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depth of dye color and other stuff........

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  • depth of dye color and other stuff........

    Having an issue. Well, im having a couple issues. Let me know that ya think.

    **Dye depth- Im dying batches of 2011 and 6061 the same color. I can get the 2011 to the desired color in about 4 minutes. I can leave the 6061 in the dye for 30 minutes and still not get the darkness I need. The different alloys were run in seperate batches. I tried running the 6061 both at the same time as I ran the 2011 and also for 10 minutes noticeable difference.

    Im guessing its the time in the ano bath thats doing it, although im not totally sure since letting the 6061 in longer( I seem to remember that the 6000 series takes alittle longer to ano then the 2000 series) didnt help. It LOOKED like the 6061 hit PAR much sooner then when I took it out...the voltage started dropping on my PS at about the 20 minute mark(running at 12ASF). The only other thing I was wondering is if the PH of the dye is off(ill be checking it tonight) and for some reason is more noticeable on the 6000 series.

    **Small white/silver spots- Pinhead size white spots. One batch may have them out of 6 batches or so. Im guessing its the bubbles forming while anodizing not getting knocked off from my aeration. Correct?

    **Black spots- Getting them on parts when using a grey dye. My dye tanks are not agitated in any form, which im guessing is the problem. Does everybody else out there actually use some sort of agitation in thier dye tanks?

  • #2
    I don't have a lot of time right now, so some detail will be missing, for now anyway. I'll just make some short comments.

    Dye Depth.

    You are seeing the voltage drop somewhat after some anodizing time, but it isn't PAR. PAR won't work if you are using titanium racking. I went into this in detail in one of he stickys (above). You probably haven't a clue at what current density the work was done at, I couldn't even guess, even if you provided current and voltage measurements. I'll bet however that its lower than you think it is. Use the 720 Rule.

    4 minutes dyeing time for anything other than a pastel sounds way too short. The 2011 is probably suffering from excess dissolution (oversize pores). You will notice this in time, the coating will be mechanically weak and prone to fading. 30 minutes is a more reasonable dyeing time with the correct pore size. Your dyeing problem is with the 2011, not the 6061.

    Could it just be a dye mixing/contamination problem? Maybe, you've had one before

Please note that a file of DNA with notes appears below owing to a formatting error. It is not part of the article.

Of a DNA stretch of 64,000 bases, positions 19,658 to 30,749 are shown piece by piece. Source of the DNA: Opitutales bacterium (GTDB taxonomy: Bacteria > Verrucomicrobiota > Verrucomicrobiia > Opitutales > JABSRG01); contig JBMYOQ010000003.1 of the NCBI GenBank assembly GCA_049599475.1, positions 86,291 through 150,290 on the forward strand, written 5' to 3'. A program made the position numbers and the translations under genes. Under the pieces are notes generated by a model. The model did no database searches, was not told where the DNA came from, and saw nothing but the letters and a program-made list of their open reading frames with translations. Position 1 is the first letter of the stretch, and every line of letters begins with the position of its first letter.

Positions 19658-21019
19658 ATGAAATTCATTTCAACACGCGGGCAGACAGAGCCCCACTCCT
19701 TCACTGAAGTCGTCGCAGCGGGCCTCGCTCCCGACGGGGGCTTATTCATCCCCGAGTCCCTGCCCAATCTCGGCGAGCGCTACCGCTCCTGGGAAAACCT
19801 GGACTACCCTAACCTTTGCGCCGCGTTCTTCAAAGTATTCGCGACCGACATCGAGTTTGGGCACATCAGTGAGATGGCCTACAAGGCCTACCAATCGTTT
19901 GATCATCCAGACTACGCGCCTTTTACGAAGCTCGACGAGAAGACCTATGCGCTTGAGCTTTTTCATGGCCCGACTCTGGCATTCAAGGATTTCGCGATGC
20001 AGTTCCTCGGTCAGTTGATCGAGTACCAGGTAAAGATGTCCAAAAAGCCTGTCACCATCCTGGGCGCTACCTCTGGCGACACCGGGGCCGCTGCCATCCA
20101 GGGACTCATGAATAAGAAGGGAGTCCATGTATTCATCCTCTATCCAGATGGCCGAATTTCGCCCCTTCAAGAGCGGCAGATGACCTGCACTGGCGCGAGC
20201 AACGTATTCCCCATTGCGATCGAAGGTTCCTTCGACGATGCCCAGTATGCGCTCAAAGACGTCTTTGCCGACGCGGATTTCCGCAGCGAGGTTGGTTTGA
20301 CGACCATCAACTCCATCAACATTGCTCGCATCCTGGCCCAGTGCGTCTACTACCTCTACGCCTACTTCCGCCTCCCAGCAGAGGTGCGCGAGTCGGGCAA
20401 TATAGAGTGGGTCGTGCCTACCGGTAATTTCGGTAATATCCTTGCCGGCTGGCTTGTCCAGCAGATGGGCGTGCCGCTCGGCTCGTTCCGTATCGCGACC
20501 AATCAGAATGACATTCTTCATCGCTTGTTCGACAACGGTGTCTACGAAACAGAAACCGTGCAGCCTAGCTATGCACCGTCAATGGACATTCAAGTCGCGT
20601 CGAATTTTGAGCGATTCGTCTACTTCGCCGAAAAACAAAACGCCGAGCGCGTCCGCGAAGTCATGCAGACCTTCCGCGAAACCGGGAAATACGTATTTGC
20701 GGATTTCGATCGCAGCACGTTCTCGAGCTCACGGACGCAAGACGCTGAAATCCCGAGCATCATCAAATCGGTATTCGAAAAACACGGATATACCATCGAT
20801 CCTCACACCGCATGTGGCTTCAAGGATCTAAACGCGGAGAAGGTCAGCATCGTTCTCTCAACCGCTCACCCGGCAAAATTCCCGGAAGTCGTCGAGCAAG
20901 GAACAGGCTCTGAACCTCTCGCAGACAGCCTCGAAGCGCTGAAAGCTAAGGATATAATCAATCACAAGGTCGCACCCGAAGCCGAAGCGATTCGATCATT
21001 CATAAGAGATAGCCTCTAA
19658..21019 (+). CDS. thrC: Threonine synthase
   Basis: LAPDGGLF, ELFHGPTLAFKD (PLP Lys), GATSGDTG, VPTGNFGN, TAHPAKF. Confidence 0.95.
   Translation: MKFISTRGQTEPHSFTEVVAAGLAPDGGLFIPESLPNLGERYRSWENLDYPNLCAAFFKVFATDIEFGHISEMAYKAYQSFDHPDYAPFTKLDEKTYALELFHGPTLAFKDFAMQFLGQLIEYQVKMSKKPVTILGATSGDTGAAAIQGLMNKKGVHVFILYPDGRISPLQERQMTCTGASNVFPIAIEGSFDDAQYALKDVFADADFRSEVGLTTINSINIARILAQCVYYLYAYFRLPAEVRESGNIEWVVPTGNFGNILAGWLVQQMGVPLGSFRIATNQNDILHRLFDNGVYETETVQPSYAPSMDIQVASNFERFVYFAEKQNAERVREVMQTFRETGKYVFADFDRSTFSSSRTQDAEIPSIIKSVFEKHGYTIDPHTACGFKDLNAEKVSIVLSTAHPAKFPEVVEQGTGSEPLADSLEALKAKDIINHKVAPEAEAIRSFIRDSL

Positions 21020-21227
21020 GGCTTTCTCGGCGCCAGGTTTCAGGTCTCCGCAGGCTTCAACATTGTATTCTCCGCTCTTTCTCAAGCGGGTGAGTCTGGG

Small white/silver spots; poor agitation is a likely cause. Could the aluminum have been bead blasted with media contaminated with iron or steel particles? These become imbedded in the aluminum, you can't remove them with anything less than aggressive sanding or surface machining.

    Small black spots; poorly mixed dye (like you surmise) is likely, just stirring it regularly during dyeing works for me.


    • #3
      You probably haven't a clue at what current density the work was done at, I couldn't even guess, even if you provided current and voltage measurements. I'll bet however that its lower than you think it is. Use the 720 Rule.
      yeah, youll have to elaborate. Pretty sure the 720 rule told me 38-42 minutes for a 6-7mil layer(dont have my notebook in front of me at this time). Thats what I have been going by. Maybe your right about the 2011 actually being over ano'd. Usually when that happens for me I get the chalky appearance. This looks perfectly fine. Maybe I should elaborate on the 6061.....when dying, it pretty much didnt get any more depth after 10 minutes. Truthfully, im getting scared. I keep putting time and money into to find out that even the batches that look really good may actually be over ano'd. It seems near impossible to get everything right, but I guess i'll keep trying. Im half tempted to go back to the "let r rip" method, as it seems to have given the most consistant results.

      As far as the dye mixing, ive never had a problem as far as anything on my end. In speaking with the manufacturer of the dyes, I learned that pretty much no dye will be at the proper PH after mixing. If your worried about the PH, youll most likely have to adjust it every time you use the dye. In most cases it doesnt matter except for some select colors that can be a pain.

      with the white dots, the parts were never blasted. Most likely the agitation, ill have to get a circulation pump to try out.

      with the black guessing your right there. Its just semi-strange that it only happens with select batches.


      • #4
        Are the spots on the 2001 or 6061?

        Again, there is the Ti racking issue, so take this only as a guide. We do most of our parts at what figures out to be 10 amps per square foot, not counting the Ti racks. In most cases, we find that 60-70 minutes works well. If the 6061 isn't dying dark enough even after 30 minutes, I would try an increase the time and see how that did. I would guess another 8-10 minutes should make quite a bit of difference.


        • #5
          Take a look at the thread I started, this may explain a few things.